Please note that due to optimising the admin time spent on processing reports we will not be able to offer an update on reports that are submitted.

So to me it seems pointless sending in footage if I'm not going to get any feedback on whether anything was done with it; and the average stats show that nothing much is done in 99% of submissions.

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cononleylad replied to eburtthebike | 1 year ago
10 likes

Long time lurker, first time commenter.

I reported a very close pass (max 50cm) to North Yorks police late December which they rejected so i complained and this was part of their email response;

"The changes in the Highway code which came in at the beginning of the year are not legislation. They are guidance. There is no offence of “close pass”. The offence would fall under Driving without due care and attention. Distances can not be measured, cameras can give distorted views as we do not know if they are fisheye, wide angled lenses etc.

In August this year a case of a vehicle passing the cyclist without due care was put to the Court and the Court dismissed it for lack of evidence.  The Magistrates considered the camera could be deceptive and cannot be relied upon as proof of distance of the size of the gap.  I’m sure you might be disappointed with that result but it is the role of ourselves and the dedicated decision makers to decide what is put before the Courts and they have to believe there is sufficient evidence to prove it. "

So, as someone else has said, why bother?

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Hirsute replied to cononleylad | 1 year ago
5 likes

This is where we need a national standard. Inspector Kev of this parish said his force ask for a still from the camera with distance markings on it. Also that they have a mat that can be used (possibly via bike shops) to set up the still.

This provides a way to give a good measurement of the distance from the bike.

 

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hawkinspeter replied to cononleylad | 1 year ago
8 likes

cononleylad wrote:

Long time lurker, first time commenter.

I reported a very close pass (max 50cm) to North Yorks police late December which they rejected so i complained and this was part of their email response;

"The changes in the Highway code which came in at the beginning of the year are not legislation. They are guidance. There is no offence of “close pass”. The offence would fall under Driving without due care and attention. Distances can not be measured, cameras can give distorted views as we do not know if they are fisheye, wide angled lenses etc.

In August this year a case of a vehicle passing the cyclist without due care was put to the Court and the Court dismissed it for lack of evidence.  The Magistrates considered the camera could be deceptive and cannot be relied upon as proof of distance of the size of the gap.  I’m sure you might be disappointed with that result but it is the role of ourselves and the dedicated decision makers to decide what is put before the Courts and they have to believe there is sufficient evidence to prove it. "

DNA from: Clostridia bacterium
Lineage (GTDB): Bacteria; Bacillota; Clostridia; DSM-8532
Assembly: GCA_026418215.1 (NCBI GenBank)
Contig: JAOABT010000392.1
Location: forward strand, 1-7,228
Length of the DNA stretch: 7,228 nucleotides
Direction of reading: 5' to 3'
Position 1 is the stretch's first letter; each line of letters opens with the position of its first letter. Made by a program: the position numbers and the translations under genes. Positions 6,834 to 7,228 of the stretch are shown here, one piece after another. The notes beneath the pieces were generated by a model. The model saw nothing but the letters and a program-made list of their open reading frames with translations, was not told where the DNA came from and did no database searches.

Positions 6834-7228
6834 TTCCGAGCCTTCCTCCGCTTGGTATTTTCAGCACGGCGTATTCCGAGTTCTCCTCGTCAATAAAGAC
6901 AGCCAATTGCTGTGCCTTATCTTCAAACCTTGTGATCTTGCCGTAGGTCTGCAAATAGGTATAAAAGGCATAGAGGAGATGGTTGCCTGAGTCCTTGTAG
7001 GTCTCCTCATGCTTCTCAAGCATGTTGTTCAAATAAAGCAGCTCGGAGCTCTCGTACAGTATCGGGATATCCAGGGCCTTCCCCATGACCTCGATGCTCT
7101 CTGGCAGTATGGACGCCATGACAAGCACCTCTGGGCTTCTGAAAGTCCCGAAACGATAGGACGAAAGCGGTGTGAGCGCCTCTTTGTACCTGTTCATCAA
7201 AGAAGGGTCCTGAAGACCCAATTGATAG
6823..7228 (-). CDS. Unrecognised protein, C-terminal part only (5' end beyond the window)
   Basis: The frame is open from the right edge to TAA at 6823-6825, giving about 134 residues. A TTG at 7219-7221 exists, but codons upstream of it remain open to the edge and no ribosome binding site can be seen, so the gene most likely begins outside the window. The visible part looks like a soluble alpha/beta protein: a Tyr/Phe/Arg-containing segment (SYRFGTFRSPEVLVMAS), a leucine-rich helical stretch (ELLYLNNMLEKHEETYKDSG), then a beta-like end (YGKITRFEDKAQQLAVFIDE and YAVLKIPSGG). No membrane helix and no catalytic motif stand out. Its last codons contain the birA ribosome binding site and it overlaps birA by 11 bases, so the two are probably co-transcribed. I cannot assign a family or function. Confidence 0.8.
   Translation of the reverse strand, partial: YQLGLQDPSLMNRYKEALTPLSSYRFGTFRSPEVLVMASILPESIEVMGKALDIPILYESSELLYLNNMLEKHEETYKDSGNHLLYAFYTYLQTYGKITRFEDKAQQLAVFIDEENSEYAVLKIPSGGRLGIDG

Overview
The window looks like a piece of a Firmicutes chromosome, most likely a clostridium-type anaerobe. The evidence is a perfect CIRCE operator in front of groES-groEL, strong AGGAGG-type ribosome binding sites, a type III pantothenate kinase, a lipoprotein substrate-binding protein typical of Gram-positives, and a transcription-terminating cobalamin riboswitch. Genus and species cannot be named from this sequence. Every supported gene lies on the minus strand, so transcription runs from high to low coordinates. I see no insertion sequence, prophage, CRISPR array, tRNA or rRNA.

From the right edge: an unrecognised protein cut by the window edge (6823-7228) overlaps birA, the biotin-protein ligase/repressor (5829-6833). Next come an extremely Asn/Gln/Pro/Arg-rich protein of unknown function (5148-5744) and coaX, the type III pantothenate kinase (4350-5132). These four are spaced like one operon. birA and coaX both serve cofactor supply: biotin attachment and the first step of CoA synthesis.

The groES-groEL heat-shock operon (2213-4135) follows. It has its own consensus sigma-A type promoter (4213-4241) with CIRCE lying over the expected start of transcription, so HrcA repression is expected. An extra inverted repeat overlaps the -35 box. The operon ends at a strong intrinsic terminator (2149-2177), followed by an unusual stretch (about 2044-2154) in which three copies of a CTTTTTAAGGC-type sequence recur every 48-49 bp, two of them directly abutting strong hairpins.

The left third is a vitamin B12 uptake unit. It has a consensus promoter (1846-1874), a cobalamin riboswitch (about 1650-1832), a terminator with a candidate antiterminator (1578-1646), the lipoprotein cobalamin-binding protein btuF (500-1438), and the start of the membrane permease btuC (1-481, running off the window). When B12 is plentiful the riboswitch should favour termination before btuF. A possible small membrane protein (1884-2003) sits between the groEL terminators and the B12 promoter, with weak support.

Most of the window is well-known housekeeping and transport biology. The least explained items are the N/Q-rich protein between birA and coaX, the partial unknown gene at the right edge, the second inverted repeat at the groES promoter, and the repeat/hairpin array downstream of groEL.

So, as someone else has said, why bother?

That sounds like a load of bollocks from the police.

If they're pursuing "driving without due care and attention", then they don't need a calibrated camera to work out the distance. If a simple overtake can cause fear of injury to a cyclist, then obviously the driving is not careful. It's blatantly obvious when looking at cam footage that you have sensible overtakes and then you have the obviously close passes that make you wince when watching. There can be a gray area where you're not too sure from the footage, but it'd be unusual for a cyclist to post that kind of footage unless they felt in danger at the time.

Most crimes have far less evidence than actual camera footage of the incident, so it's a cop-out by the police and courts (assuming the police aren't just lying).

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wtjs replied to cononleylad | 1 year ago
7 likes

Magistrates considered the camera could be deceptive and cannot be relied upon as proof of distance of the size of the gap

Sure they do! What they mean is 'for passing anyone who is not a police officer there is no such thing as photographic evidence of close passing'. This is Sainsbury's 44 tonner YN67 MVJ. Lancashire Constabulary did not, of course, respond to this

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Rendel Harris replied to cononleylad | 1 year ago
4 likes

Sorry to hear that, what a nonsense excuse. You only have to look at the NMOTD videos on here to see that with most of them the only argument can be whether the car passed at 20cm or 30cm. In addition, if the police/prosecutors put some effort in it's almost always possible to calculate the distance, e.g. if you know the width of the lane to the centre line and the width of the motor vehicle it's not difficult to calculate the size of the gap the driver left for the cyclist; cyclists are roughly the same width so you can make a pretty good estimate of how close the car was. I wonder if we're going to see more of that as an excuse.

Entirely up to you but if you still have the video it would be interesting to see!